For the total knee arthroplasties, the researchers followed up after an average of 11 years. They found that those who had a knee replacement on one side had a 45% chance of requiring a knee replacement on the other side within 20 years. However, only 3% of patients required a hip replacement on the opposite side of the body, and just 2% required a hip replacement on the same side of the body. Here, older age significantly contributed to the necessity of a second surgery.

These findings reveal that patients facing either a total hip or total knee arthroplasty have a 29 to 45% chance of needing secondary surgery on the opposite side of the body within 20 years of the original surgery. Struggling with joint pain?

Dr. Stickney, a Kirkland orthopedic surgeon, can help you find the surgical or nonsurgical that will reduce discomfort and help you return to a healthy lifestyle. Contact his office today.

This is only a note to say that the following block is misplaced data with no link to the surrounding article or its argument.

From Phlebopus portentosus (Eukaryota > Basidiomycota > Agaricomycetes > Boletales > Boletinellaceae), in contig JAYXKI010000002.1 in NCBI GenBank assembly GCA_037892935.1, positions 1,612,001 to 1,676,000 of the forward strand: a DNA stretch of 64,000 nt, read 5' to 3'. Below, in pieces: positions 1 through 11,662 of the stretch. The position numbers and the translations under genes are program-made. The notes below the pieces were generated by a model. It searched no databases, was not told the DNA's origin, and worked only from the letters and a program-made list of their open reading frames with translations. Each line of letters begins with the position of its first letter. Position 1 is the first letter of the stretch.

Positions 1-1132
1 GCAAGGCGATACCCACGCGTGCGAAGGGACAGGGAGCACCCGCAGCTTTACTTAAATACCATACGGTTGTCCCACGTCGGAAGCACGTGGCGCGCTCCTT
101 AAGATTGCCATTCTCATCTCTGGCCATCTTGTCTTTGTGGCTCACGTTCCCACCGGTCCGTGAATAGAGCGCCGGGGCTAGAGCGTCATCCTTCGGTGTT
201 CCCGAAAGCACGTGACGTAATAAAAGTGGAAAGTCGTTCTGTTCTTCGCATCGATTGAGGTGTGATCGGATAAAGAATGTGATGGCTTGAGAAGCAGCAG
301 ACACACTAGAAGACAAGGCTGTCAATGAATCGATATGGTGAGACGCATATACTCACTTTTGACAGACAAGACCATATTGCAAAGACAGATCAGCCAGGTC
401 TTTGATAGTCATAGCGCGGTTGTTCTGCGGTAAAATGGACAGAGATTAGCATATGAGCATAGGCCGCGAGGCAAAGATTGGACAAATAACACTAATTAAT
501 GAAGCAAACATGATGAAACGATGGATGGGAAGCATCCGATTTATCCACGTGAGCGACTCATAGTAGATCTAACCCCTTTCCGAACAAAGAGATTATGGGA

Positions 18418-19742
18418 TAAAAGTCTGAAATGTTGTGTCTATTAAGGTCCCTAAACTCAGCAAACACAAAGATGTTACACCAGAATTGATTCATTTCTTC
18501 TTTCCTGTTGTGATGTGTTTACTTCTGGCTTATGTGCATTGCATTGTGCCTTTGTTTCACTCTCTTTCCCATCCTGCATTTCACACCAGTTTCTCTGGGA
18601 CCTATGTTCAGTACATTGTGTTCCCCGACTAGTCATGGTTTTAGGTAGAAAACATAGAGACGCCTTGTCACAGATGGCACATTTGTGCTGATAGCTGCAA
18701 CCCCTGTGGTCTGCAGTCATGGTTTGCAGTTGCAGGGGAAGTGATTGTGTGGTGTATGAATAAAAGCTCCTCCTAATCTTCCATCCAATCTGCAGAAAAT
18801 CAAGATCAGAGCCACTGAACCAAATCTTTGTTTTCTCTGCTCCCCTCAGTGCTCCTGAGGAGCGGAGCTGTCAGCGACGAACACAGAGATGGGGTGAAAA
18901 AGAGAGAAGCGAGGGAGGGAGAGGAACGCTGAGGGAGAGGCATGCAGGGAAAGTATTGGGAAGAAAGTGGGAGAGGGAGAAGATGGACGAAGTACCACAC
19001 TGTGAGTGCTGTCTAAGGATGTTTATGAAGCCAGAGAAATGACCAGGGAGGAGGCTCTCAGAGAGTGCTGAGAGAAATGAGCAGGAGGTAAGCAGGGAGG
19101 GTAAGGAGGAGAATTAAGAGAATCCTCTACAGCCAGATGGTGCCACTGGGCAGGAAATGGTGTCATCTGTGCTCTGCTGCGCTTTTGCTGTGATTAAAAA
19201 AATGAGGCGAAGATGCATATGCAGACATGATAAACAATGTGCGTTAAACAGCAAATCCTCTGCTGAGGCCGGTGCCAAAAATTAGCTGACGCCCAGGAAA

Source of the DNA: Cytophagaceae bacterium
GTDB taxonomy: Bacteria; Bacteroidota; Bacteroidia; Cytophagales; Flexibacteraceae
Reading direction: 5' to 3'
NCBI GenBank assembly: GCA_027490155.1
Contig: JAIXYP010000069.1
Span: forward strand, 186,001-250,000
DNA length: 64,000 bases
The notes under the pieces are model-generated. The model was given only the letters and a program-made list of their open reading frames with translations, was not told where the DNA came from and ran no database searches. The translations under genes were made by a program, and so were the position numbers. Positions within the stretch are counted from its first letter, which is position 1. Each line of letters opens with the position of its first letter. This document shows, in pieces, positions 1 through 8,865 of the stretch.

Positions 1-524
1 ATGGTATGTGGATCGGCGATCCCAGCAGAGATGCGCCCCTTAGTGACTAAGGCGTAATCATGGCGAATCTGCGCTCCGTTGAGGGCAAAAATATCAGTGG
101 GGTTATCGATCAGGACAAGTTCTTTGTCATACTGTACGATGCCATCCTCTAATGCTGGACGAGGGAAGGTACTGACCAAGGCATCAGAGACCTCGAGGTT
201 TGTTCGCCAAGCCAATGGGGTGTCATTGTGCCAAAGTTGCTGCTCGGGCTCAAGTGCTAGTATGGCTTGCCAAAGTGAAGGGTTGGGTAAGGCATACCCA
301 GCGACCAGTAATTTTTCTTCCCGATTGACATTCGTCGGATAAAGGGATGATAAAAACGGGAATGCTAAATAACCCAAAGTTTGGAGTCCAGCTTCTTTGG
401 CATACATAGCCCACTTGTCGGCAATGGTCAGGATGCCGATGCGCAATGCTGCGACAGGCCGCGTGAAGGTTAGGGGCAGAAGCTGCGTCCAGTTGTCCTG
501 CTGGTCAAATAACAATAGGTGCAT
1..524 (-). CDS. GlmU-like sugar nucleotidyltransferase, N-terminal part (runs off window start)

Does Timing for Total Joint Surgery Matter?

TJA-importanceWhile choosing whether or not to get total joint arthroplasty (TJA) can be a difficult and daunting decision, new research shows that delaying it may have a negative impact on postoperative outcomes. Carlos J. Lavernia, MD, who helmed a study evaluating pre- and postoperative functioning, presented his findings at the American Association of Hip and Knee Surgeons’ (AAHKS) annual meeting.

Previously, Dr. Lavernia had studied TJA patients and found those with lower preoperative functioning had worse short-term self-reported outcomes after surgery than their higher preoperative functioning peers. Interested in examining the long-term impacts, Dr. Lavernia and his team looked at 105 patients from the original group and split them into those who were severely functionally impaired versus those who were functionally impaired. The demographics for both groups were very similar, though the first was 40% female and the latter was 73.8% female.